Partner Center Find a Broker

Directional Bias, one of my seven keys to trading, has dictated my longer-term view of the EUR/USD, GBP/USD, USD/JPY, and USD/CHF. Let’s discuss each briefly now:

EUR/USD: The daily chart continues to pullback as the short uptrend is being challenged by the dollar’s bullish resiliency. The fact that the U.S. Dollar has neither broken higher through the top of the 34EMA Wave nor transitioned the Wave into a sideways market trend confirms that there is still a downtrend and that my longer-term analyses stay bullish. The U.S. Dollar’s resistance at 79.00 will play a significant role in my continued expectation for the EUR/USD to bounce. I must avoid being too rigid however because a failure to notice a transition to a sideways market trend on the daily EUR/USD could put me on the wrong side of intraday trends as well as keep me bullish too long. For now, 1.3420 to 1.3400 will be near-term support as well as where the Point of Validity stands for the daily chart’s uptrend. Intraday set ups can and should be played in the direction of the downtrend on the five, 15, and 30-minute charts. These time frames are nimble enough so that if there is a significant reversal of the dollar’s bullishness, these time frames will the sentiment and momentum shift quickly.

GBP/USD: Despite the dollar’s strength, the cable has held nicely to not only the “twelve to two o’clock” 34EMA Wave angle but also the support at the Wave itself. The uptrend on the daily confirms the strong bullish Directional Bias and continues to press the case for buying into pullbacks to the Wave on the daily. The area between 1.6060 and 1.6080 holds the key to what happens next though since this 20 pip area acted as resistance on the recent, intraday rally. The clarity of the market trends (external psychology) remains mixed and unreliable especially since the range has been narrowing over the course of the daily chart pullback. Foe me, February – thus far – has seen a price movement range of 1.6278 to 1.5958 leaving only a 320 range. The bullish Directional Bias also rules out shorts on the 60 and 240-minute chart therefore short sells would be limited to the five-minute “Between the Greens”, 15 and 30-minute swings.

2-14-2011 2-55-06 PM.jpg

USD/CHF: The swissy (as well as the USD/JPY which I will discuss next) remains in distribution market trends which are created by wide, sideways ranges that usually have a high degree of volatility. Once the floor(s) and ceiling(s) of the range are identified, there carries with it an expectation of exhaustion at these levels when accompanied by either an overbought reading at the ceiling or oversold reading at the floor. The swissy is trading within the area of resistance where exhaustion should limit any further rally, and of course the dollar will be a big part of the selling pressure if it loses its bullish momentum and allows the franc to begin to gain on it once again. I would look for the bears to make their presence known between 0.9764 and 0.9784. While the 240-minute chart is in a strong mark up trend with a swing buy zone between 0.9652 and 0.9670, this is too close to the ceiling in my opinion. If the U.S. Dollar continues to pullback (remember my Directional Bias for the dollar is still bearish) then the 60-minute Wave Reversal entry through the 34 period EMA low and the 0.9700 level will be the short sell that is in-play.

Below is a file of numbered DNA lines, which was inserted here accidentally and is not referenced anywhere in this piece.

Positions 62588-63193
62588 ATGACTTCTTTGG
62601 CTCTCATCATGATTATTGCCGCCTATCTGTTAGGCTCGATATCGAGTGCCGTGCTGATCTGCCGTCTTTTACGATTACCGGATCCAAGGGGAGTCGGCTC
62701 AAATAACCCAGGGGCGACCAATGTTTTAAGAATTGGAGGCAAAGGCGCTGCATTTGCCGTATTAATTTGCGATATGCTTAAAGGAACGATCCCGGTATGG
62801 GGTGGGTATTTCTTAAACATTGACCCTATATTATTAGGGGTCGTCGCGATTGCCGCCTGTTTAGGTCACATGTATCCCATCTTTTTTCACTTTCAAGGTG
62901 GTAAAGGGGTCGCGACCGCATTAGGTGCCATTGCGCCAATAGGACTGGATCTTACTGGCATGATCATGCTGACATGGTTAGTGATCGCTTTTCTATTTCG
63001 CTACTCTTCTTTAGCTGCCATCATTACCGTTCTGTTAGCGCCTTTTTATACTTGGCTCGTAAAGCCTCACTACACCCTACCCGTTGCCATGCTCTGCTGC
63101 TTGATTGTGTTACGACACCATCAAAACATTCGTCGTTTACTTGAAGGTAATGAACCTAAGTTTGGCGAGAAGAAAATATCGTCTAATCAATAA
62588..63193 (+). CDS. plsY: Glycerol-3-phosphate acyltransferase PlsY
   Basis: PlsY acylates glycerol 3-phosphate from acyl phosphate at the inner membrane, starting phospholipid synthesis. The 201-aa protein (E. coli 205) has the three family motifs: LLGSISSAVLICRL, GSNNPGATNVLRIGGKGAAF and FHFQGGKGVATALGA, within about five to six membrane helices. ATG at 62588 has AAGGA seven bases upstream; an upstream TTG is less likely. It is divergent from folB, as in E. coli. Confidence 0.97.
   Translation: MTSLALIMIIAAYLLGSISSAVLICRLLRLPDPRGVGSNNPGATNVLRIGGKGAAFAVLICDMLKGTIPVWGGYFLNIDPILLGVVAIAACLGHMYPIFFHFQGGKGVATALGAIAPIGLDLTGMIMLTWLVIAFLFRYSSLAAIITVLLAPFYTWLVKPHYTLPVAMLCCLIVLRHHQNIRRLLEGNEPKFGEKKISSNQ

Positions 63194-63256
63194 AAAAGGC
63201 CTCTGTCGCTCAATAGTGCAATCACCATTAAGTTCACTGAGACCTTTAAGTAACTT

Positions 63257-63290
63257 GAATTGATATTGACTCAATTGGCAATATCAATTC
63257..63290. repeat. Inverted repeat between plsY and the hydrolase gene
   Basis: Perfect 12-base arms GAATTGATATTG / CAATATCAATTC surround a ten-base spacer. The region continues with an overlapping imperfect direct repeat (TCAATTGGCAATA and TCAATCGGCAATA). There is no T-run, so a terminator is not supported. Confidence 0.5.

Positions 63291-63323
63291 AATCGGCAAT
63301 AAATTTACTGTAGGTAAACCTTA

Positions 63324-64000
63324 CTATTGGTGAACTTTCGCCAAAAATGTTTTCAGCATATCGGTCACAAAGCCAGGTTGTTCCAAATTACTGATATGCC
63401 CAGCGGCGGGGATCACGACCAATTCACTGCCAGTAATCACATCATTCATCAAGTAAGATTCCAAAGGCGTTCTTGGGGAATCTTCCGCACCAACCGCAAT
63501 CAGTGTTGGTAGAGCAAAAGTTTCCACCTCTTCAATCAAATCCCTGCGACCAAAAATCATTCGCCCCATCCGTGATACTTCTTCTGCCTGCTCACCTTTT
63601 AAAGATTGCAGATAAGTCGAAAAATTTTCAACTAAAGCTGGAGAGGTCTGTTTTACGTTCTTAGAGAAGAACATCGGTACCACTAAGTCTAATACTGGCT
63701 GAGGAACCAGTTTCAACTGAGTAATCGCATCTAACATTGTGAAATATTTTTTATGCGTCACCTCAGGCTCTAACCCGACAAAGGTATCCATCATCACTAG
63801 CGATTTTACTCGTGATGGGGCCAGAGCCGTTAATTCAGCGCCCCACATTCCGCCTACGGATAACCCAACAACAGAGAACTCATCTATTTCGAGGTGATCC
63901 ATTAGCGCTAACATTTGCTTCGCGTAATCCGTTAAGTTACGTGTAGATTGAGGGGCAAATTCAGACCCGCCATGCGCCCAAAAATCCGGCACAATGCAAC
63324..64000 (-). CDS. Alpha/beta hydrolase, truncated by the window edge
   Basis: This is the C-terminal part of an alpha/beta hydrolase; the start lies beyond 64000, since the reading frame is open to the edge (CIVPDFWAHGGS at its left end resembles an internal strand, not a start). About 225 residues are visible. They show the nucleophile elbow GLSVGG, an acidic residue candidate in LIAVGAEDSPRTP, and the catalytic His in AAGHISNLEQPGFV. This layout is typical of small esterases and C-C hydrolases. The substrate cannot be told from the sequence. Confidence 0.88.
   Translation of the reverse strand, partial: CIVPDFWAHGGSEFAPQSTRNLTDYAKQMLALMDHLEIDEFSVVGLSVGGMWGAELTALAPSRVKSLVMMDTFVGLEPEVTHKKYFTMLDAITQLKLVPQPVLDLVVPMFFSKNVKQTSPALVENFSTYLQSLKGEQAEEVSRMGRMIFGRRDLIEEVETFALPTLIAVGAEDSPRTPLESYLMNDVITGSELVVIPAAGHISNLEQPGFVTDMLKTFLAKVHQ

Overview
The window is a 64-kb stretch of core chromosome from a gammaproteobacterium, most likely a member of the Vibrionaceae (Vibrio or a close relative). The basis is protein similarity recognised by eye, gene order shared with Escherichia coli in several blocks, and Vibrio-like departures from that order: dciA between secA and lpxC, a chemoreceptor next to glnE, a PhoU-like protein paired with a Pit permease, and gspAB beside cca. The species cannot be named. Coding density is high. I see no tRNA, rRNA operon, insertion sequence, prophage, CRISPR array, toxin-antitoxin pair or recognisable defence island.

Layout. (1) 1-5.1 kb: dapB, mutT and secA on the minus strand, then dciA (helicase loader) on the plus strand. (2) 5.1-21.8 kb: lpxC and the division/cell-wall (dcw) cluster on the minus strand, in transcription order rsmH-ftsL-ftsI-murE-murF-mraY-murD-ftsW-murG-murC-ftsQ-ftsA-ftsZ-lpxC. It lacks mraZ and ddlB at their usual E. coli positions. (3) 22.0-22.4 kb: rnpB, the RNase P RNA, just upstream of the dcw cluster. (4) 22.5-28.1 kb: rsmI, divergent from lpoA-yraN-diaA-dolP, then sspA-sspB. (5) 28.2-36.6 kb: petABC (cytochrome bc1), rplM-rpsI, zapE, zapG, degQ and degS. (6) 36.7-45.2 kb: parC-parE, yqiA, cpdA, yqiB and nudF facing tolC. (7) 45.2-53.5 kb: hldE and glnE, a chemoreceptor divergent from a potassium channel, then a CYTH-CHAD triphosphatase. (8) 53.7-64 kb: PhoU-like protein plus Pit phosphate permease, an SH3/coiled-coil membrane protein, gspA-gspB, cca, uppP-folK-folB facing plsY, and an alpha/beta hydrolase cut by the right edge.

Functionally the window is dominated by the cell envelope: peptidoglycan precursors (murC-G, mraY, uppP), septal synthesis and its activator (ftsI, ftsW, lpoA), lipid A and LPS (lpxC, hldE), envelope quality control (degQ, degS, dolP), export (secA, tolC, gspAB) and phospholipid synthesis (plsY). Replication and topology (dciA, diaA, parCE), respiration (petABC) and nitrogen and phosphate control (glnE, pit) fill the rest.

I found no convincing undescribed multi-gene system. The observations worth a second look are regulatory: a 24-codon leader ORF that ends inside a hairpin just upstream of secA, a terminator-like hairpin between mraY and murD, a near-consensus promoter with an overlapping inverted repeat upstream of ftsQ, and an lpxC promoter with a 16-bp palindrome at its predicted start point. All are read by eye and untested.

USD/JPY: Similar to the USD/CHF, the USD/JPY is in a sideways range with prices trading near the ceiling. The distribution trend has resistance waiting between 83.46 and 83.68. This would be the range where I would expect selling pressure to build on the daily chart and if accompanied by an overbought (over 80) reading of a 21/1/3/ Stochastic, a distribution fade would trigger in the form of a short sell.

2-14-2011 2-56-00 PM.jpg

Realize that the intraday trend on the U.S. Dollar Index is still UP. This means that short-term intraday plays would be best taken with the dollar’s bullishness in my opinion. It’s actually only the longer-term daily time frames that are still reliant on dollar’s bearishness. The dollar’s near-term support is waiting between 78.75 and 78.64 and until price get back below 78.40 there will likely be bulls willing to buy into what many traders and investors are expecting to be a dollar reversal higher.

Follow me on Twitter for links to articles, videos, and intraday updates!

This content is strictly for informational purposes only and does not constitute as investment advice. Trading any financial market involves risk. Please read our Risk Disclosure to make sure you understand the risks involved.